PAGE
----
Monday, June 22, 2009

Purely in the Intellect

How man's activity should be purely in the intellect and not in the senses

Happy therefore is the person who by continual removal of fantasies and
images, by turning within, and raising the mind to God, finally manages
to dispense with the products of the imagination, and by so doing works
within, nakedly and simply, and with a pure understanding and will, on
the the simplest of all objects, God. So eliminate from your mind all
fantasies, objects, images and shapes of all things other than God, so
that, with just naked understanding, intent and will, your practice
will be concerned with God himself within you. For this is the end of
all spiritual exercises - to turn the mind to the Lord God and rest in
him with a completely pure understanding and a completely devoted will,
without the entanglements and fantasies of the imagination. This sort
of exercise is not practised by fleshly organs nor by the exterior
senses, but by that by which one is indeed a man. For a man is
precisely understanding and will. For that reason, in so far as a man
is still playing with the products of the imagination and the senses,
and holds to them, it is obvious that he has not yet emerged from the
motivation and limitations of his animal nature, that is of that which
he shares in common with the animals. For these know and feel objects
by means of recognised shapes and sense impressions and no more, since
they do not possess the higher powers of the soul. But it is different
with man, who is created in the image and likeness of God with
understanding, will, and free choice, through which he should be
directly, purely and nakedly impressed and united with God, and firmly
adhere to him. For this reason the Devil tries eagerly and with all his
power to hinder this practice so far as he can, being envious of this
in man, since it is a sort of prelude and initiation of eternal life.
So he is always trying to draw man's mind away from the Lord God, now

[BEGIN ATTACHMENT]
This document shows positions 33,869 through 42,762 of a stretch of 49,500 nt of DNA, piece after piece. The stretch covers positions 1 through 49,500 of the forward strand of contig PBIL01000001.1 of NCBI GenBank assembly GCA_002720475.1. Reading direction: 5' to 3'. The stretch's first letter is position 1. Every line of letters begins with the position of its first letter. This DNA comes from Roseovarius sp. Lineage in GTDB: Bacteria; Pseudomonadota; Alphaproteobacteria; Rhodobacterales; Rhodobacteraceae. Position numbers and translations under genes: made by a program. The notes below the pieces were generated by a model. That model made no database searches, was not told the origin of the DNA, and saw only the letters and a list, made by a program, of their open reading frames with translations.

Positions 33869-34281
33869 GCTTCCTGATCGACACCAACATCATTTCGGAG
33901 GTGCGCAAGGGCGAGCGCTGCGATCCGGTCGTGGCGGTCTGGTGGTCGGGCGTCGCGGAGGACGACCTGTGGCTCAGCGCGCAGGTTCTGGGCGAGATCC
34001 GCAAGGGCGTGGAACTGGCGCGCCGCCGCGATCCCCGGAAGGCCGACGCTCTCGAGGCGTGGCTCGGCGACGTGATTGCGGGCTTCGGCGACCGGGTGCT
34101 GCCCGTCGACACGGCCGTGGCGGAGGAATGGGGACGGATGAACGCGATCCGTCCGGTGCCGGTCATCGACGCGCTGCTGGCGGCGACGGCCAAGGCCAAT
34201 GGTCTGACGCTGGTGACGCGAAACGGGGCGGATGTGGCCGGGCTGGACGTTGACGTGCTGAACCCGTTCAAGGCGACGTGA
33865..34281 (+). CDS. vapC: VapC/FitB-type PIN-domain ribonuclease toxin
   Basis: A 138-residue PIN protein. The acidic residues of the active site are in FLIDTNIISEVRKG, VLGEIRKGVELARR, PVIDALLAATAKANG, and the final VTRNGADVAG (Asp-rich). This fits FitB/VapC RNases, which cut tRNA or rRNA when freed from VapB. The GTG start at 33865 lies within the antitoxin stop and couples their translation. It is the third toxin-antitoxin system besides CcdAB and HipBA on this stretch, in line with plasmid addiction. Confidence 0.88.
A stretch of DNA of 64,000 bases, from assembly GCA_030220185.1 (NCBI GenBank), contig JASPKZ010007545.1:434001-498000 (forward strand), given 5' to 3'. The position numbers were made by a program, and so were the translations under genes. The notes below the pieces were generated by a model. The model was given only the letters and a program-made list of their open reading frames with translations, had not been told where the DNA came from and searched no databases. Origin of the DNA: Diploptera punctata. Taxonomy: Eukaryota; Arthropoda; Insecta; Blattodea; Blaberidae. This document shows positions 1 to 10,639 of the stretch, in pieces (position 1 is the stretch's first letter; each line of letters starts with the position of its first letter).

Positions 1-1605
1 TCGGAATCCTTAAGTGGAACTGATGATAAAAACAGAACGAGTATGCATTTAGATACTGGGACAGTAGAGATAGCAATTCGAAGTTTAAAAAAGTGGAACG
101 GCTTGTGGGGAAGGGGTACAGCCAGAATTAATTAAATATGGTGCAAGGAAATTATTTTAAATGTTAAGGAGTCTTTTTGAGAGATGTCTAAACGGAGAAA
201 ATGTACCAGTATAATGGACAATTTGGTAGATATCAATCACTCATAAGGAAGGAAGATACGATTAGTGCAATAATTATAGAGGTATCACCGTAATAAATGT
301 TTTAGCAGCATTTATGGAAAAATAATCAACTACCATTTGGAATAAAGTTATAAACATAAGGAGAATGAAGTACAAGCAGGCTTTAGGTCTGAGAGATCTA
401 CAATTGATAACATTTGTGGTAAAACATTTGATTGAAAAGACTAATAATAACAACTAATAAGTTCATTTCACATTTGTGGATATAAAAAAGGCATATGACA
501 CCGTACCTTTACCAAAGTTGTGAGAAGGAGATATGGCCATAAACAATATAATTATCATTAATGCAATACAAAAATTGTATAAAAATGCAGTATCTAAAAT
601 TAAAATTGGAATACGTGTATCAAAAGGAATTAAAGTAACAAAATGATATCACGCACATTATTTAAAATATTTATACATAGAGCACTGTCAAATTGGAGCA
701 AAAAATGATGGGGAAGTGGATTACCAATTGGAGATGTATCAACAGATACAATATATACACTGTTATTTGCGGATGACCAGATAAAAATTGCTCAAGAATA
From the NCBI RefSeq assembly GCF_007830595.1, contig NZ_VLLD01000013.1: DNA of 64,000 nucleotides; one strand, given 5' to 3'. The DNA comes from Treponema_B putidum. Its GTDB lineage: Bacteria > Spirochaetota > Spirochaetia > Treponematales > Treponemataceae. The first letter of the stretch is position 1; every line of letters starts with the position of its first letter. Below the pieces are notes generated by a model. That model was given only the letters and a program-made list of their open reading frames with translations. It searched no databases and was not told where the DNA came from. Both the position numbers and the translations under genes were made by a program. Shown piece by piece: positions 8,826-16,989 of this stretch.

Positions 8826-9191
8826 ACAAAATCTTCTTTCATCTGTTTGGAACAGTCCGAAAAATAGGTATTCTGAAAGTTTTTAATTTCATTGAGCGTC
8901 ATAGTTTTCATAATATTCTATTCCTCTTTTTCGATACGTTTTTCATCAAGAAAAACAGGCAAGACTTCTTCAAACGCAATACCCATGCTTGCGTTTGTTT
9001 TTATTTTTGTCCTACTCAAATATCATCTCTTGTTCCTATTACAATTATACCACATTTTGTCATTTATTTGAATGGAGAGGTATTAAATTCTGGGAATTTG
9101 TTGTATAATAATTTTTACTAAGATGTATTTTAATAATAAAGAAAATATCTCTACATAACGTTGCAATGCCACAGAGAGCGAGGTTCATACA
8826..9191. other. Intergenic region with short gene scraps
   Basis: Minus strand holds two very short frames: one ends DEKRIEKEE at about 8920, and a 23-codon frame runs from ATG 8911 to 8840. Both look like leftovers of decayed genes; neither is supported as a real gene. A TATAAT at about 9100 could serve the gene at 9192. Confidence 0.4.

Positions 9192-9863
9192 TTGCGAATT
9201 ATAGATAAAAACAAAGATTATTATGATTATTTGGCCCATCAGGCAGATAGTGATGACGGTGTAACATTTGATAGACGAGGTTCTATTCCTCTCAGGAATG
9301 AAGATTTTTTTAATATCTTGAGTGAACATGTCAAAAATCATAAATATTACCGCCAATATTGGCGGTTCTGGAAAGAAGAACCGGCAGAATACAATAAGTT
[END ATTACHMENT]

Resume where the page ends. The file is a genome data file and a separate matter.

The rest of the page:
by temptations or passions, now by superfluous worries and pointless
cares, now by restlessness and distracting conversation and senseless
curiosity, now by the study of subtle books, irrelevant discussion,
gossip and news, now by hardships, now by opposition, etc. Such matters
may seem trivial enough and hardly sinful, but they are a great
hindrance to this holy exercise and practice. Therefore, even if they
may appear useful and necessary, they should be rejected, whether great
or small, as harmful and dangerous, and put out of our minds. Above all
therefore it is necessary that things heard, seen, done and said, and
other such things, must be received without adding things from the
imagination, without mental associations and without emotional
involvement, and one should not let past or future associations,
implications or constructs of the imagination form and grow. For when
constructs of the imagination are not allowed to enter the memory and
mind, a man is not hindered, whether he be engaged in prayer,
meditation, or reciting psalms, or in any other practice or spiritual
exercise, nor will they recur again. So commit yourself confidently and
without hesitation, all that you are, and everything else, individually
and in general, to the unfailing and totally reliable providence of
God, in silence and in peace, and he will fight for you. He will
liberate you and comfort you more fully, more effectively and more
satisfactorily than if you were to dream about it all the time, day and
night, and were to cast around frantically all over the place with the
futile and confused thoughts of your mind in bondage, nor will you wear
out your mind and body, wasting your time, and stupidly and pointlessly
exhausting your strength. So accept everything, separately and in
general, wherever it comes from and whatever its origin, in silence and
peace, and with an equal mind, as coming to you from a father's hand
and his divine providence. So render your imagination bare of the
images of all physical things as is appropriate to your state and
profession, so that you can cling to him with a bare and undivided
mind, as you have so often and so completely vowed to do, without
anything whatever being able to come between your soul and him, so that
you can pass purely and unwaveringly from the wounds of his humanity
into the light of his divinity.
St. Albert
Cleaving to God, Ch 4


Ioannes said...

Hi, Linda!

This short essay is very much like what Marcus Aurelius would have written had he been a Christian instead of a Stoic. I read through the whole thing and encourage its wide dissemination.

Lynny said...

Sorry Paul,
I do not know about Marcus Aurelius, perhaps I will have to check out some info on him. But this little book by St. Albert certainly sounds so much like Carmelite spirituality and if I didn't know better, I would think St. John of the Cross wrote it. I am going to continue posting a chapter a day of the book.

Anonymous said...


Great post! It does sound like John of the Cross. I really needed this today since I am beset with many worries and distractions that are pulling me away from God. Thank you! I will be looking into this book.